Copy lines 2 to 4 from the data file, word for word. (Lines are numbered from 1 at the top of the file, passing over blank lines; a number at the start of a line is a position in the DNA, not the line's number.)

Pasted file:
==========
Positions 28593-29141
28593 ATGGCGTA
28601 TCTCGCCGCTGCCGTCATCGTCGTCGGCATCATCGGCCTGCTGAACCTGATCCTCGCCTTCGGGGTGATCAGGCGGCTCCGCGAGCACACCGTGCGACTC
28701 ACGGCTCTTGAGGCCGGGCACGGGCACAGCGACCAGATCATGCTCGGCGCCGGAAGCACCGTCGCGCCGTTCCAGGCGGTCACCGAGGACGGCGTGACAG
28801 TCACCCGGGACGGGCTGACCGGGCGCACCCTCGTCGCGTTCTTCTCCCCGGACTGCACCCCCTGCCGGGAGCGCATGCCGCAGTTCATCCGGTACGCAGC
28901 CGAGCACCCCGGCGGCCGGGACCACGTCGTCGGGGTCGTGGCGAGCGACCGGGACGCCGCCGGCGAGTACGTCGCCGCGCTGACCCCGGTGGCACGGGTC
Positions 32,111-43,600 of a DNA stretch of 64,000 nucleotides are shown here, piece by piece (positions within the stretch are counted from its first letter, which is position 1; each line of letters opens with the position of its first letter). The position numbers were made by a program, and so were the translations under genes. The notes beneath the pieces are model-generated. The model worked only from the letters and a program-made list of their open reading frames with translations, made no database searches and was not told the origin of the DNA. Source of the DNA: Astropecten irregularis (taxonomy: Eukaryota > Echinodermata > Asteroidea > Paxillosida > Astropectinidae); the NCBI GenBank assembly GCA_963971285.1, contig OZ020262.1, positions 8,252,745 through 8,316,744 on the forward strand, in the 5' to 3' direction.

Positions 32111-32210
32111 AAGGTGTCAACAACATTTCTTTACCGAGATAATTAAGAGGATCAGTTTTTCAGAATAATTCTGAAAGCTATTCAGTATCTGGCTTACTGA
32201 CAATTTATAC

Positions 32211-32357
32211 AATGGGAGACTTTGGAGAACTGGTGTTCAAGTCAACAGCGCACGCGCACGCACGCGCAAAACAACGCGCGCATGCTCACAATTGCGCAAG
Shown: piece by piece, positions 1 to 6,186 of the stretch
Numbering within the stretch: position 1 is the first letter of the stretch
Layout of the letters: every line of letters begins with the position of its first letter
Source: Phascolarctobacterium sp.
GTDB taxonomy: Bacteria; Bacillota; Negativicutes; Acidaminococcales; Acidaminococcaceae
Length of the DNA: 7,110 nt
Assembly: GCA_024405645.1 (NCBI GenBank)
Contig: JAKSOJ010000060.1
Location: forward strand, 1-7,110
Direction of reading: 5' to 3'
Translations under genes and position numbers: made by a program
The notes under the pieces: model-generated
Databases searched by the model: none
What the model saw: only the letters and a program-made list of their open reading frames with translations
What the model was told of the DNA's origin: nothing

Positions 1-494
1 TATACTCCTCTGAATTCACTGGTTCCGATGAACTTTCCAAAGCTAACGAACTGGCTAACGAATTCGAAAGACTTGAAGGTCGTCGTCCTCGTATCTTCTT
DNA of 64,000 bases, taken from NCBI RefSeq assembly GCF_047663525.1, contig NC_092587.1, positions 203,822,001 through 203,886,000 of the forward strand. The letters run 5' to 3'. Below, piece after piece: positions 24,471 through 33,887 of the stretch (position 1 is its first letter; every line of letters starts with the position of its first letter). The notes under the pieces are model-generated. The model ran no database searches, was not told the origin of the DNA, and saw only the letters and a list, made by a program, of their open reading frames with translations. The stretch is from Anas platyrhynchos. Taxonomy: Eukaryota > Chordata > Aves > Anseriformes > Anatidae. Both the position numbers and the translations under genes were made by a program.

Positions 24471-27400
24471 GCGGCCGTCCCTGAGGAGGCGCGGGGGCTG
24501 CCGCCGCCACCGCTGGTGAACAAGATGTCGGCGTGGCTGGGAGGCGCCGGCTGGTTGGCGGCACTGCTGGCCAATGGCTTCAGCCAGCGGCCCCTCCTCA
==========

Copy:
28593 ATGGCGTA
28601 TCTCGCCGCTGCCGTCATCGTCGTCGGCATCATCGGCCTGCTGAACCTGATCCTCGCCTTCGGGGTGATCAGGCGGCTCCGCGAGCACACCGTGCGACTC
28701 ACGGCTCTTGAGGCCGGGCACGGGCACAGCGACCAGATCATGCTCGGCGCCGGAAGCACCGTCGCGCCGTTCCAGGCGGTCACCGAGGACGGCGTGACAG